We played New York and Los Angeles and so many small college towns in between. We had a joke at the time -- "that town's so small John Denver's never played there." - Bill Danoff, friend and part of Denver's opening act Fat City
John Denver performed at Edina High School in the 1969-1970 school year.
Before you think that's so stereotypical Edina to book one of the top-selling artists in history, keep in mind that in 1969, John Denver was barely known. He most likely performed for free or for the opportunity to sell his albums. And based on yearbook coverage, Edina kids apparently didn't think it was a big deal at the time. The concert merited one photo (below) with no caption or further explanation.
By 1971, Denver was a household name -- in part because he played in so many small towns to build an audience in 1969 and 1970. Edina High School was hardly unique in hosting John Denver, according to this source:
"Although RCA did not actively promote Rhymes & Reasons with a tour, Denver himself embarked on an impromptu supporting tour throughout the Midwest, stopping at towns and cities as the fashion took him, offering to play free concerts at local venues. When he was successful in persuading a school, college, American Legion Hall, or local coffee-house to let him play, he would spend a day or so distributing posters in the town and could usually be counted upon to show up at the local radio station, guitar in hand, offering himself for an interview."
Edina does have one small role in Denver's career. On his way to stardom, Denver lived in Edina and wrote much of the material for his first three albums here, including his first No. 1 song, "Sunshine on My Shoulders," according to Denver's obituary written by StarTribune writer Jon Bream.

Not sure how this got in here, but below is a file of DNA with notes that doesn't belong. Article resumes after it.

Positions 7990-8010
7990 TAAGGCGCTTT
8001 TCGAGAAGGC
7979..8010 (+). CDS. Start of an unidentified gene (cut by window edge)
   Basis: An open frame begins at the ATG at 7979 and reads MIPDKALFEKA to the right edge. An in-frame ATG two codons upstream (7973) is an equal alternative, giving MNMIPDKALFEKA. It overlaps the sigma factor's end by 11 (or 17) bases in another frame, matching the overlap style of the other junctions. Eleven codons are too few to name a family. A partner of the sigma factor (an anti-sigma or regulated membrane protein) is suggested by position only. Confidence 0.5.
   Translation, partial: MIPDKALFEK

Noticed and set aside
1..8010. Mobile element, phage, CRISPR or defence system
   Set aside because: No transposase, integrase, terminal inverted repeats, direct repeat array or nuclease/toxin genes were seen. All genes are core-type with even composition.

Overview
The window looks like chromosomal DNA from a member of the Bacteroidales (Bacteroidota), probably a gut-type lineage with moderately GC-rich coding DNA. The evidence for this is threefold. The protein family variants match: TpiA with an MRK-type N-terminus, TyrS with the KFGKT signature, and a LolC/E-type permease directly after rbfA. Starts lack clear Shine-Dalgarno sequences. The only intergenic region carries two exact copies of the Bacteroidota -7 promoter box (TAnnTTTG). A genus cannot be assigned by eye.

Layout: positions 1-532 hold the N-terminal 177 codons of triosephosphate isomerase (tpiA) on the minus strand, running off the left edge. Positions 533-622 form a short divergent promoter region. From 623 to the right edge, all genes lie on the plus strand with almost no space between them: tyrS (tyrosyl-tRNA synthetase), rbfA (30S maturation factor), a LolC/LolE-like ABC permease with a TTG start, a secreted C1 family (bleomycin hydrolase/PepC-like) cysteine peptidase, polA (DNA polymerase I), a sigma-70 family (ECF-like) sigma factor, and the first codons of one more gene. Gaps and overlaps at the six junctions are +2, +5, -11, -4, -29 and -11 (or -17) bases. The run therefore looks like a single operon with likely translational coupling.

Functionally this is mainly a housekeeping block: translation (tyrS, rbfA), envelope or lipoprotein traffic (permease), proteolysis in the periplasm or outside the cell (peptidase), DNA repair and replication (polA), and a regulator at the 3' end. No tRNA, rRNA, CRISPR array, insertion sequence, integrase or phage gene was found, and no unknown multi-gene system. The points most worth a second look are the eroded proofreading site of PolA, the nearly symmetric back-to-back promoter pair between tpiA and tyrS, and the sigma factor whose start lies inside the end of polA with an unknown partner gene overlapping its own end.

For those who weren't around in the 1974 when this song hit No. 1 on the charts, here it is. (From the John Denver Archives on YouTube) For those who were around in the 1970s, this song is no doubt burned in your memories because of its constant play.
Minnesota weather inspired the song, Denver told Bream. "It was one of those late-winter early-spring days. It was one of those cold, dreary days where everything is gray," he said. "Spring is in fact happening. That's why the song is slow and melancholy."
Several sources say that Denver and his wife Ann Martell Denver made an Edina apartment their home base while Denver was on the road from 1968 to 1971. Our phone directories from that period don't list Denver, Martell or Denver's birth name Henry John Deutschendorf, Jr., so I'm guessing that he had an unlisted phone number even though he hadn't hit super stardom yet. Anyone know where he lived? (I've heard several theories.)
How did Denver, who is most associated with his adopted state of Colorado, happen to live in Minnesota?
He married a St. Peter girl Ann Martell, whom he met while on tour in 1966. "After a concert at Gustavus Adolphus College, he spotted a pretty sophomore in the student union. 'I wore blue jeans, lumberjack shirt and penny loafers. John later told me he fell in love on the spot,' recounts Annie. But it wasn't until a year later, when John was giving a concert 10 miles away, that they had their first date," People magazine reported in 1979.
The interview with the couple revealed that their years in Minnesota were not easy because of John's long absences while he toured. On top of that, John went from "obscure folkie" when they first met to an artist with gold albums, TV specials and even a part in a movie.
The change was not without benefits - the couple built their dream house in Colorado and started a family. While Annie kept the home fires burning, Denver returned to Minnesota several times for concerts. This time, instead of high school gymnasiums or college student unions, he filled the St. Paul Civic Center five times in one year, the Minneapolis Tribune reported on May 11, 1975.
Do you know where John and Annie Denver lived in Edina? Were you in the audience when Denver performed at Edina High School? Was it a bigger deal than the yearbook coverage suggests? If you can fill in the gaps of John Denver's Edina history, please email me or comment here.
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